‘Missing’ Places a Dizzying Mystery Right at Your Fingertips [Review]
We all take our moms for granted every now and again. At an alarming rate, the screen in front of us is becoming more interesting than the actual people we see every day. Vying for your child’s mindshare is an uphill battle when they now have the luxury (and curse) of having the entire history of the world at their fingertips.
Rekindling the relationship between a mother and daughter is at the heart of the new “screen life” thriller Missing, the sister film of 2018’s internet procedural Searching. The conceit of telling a story entirely through the devices we use daily is nothing new. The concept isn’t exactly found footage either, even if the idea is basically the equivalent of opening another web browser instead of picking up another film camera. What sets Missing apart from stories with similar gimmicks is the surprising amount of heart it packs into a taut family mystery.
Before her mother Grace (Nia Long) and new, annoyingly likable boyfriend Kevin (Ken Leung) go on their first big vacation together in Colombia, June (Storm Reid) is trying to play it cool. As Grace’s daughter, she’s about to have the entire house to herself. That means throwing an epic rager with as much cheap booze as her in-case-of-emergency money can buy. When she comes to after a night of excess, June rushes to the airport only to find that her Mom is nowhere to be found. The whole situation leads her to an admittedly impressive display of amateur sleuthing on her trusty laptop.
From there, she falls further and further down the digital rabbit hole. June entrusts her mother’s best friend (Amy Landecker), June’s own best friend Veena (Megan Suri) and a totally game Colombian local named Javier Ramos (Joaquim de Almeida) to help uncover clues on the ground. Fingers are pointed, passwords are hacked, and the central mystery of Missing kicks into high gear.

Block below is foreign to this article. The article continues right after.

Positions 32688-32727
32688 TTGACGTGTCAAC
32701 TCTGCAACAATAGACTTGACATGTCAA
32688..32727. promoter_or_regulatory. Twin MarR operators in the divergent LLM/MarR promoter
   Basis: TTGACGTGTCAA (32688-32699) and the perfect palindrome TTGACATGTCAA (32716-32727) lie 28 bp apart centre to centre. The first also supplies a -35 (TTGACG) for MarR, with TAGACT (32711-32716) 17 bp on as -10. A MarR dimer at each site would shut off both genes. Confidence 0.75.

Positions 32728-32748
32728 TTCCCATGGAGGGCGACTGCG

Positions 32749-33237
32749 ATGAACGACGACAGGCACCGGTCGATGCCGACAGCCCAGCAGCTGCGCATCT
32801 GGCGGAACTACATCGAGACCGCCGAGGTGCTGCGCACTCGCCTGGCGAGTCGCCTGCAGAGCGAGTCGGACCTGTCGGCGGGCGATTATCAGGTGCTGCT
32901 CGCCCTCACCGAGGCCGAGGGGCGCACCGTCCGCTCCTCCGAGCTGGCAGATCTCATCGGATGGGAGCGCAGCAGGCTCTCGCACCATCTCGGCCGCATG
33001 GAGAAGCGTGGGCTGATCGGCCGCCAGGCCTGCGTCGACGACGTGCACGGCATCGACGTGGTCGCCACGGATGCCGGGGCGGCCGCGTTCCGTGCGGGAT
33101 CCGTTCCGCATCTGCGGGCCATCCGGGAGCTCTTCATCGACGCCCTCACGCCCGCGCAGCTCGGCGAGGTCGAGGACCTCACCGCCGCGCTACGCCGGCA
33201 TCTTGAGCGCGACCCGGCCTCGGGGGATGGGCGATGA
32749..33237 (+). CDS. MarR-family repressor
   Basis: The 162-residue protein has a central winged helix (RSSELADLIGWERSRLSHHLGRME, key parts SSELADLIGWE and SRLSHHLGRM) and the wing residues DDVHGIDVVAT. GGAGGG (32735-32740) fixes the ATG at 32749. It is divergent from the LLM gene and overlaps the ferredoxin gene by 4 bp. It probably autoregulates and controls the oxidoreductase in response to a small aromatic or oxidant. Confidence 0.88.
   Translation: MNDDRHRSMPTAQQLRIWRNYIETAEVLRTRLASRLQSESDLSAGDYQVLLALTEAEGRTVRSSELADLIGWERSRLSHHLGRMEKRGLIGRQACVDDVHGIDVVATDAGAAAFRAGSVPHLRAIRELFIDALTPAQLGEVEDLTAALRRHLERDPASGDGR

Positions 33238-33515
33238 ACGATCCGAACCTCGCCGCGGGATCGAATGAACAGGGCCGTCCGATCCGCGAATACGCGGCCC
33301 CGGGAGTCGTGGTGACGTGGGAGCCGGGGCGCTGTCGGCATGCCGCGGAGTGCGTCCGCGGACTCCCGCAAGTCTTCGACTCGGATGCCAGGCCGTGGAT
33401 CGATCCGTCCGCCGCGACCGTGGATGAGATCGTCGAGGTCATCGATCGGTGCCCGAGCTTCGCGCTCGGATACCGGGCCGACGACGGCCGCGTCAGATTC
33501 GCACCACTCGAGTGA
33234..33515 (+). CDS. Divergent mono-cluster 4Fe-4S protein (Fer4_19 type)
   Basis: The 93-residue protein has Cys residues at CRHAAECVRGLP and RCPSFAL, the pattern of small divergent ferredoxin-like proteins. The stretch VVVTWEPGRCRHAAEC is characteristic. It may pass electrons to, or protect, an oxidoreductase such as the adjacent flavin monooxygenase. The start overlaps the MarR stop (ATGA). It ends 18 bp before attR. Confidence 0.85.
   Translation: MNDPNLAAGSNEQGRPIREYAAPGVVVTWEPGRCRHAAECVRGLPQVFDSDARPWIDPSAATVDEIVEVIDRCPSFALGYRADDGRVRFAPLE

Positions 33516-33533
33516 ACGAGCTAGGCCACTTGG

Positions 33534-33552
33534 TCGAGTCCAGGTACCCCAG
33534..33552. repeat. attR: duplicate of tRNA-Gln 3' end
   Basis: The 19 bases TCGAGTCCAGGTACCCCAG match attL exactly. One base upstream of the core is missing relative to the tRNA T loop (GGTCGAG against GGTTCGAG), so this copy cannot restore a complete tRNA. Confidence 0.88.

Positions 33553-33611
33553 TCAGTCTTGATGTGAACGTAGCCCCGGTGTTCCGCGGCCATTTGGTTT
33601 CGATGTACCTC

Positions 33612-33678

Making their feature film debuts, directors Nick Johnson and Will Merrick really benefit from a lightening quick script from Sev Ohanian and Aneesh Chaganty. Both writers also penned Searching, so they avoid falling into the same pitfalls here. Instead of focusing entirely on the many ways someone can be cleverly uncovered or remain cloaked in secrecy via the web, Missing also shows how people can fall in love online, too.
The myriad of ways June makes discoveries never feels unearned or claustrophobic. There are some genuine “A-ha!” moments where June’s wheels keep turning as she desperately hunts for Grace’s whereabouts. The trail of clues actually expands the world beyond June’s laptop.
Having the character Javier Ramos on the ground as June’s counterpart allows for a real detective story to emerge that isn’t completely tethered to a charger at all times. The inclusion of Joaquim de Almeida as Javier also gives the movie a little more humanity. There’s a focus on helping others in a time of need and an emphasis on the importance of family.
The ending of Missing may be a little predictable, however. When the revelation comes, there aren’t too many red herrings remaining. The mystery isn’t really the point though. Besides, isn’t getting there half the fun?
Missing arrives in theaters on January 20.
International intrigue helps to transport Missing from a tiny laptop to a globe-spanning hunt for the truth.</span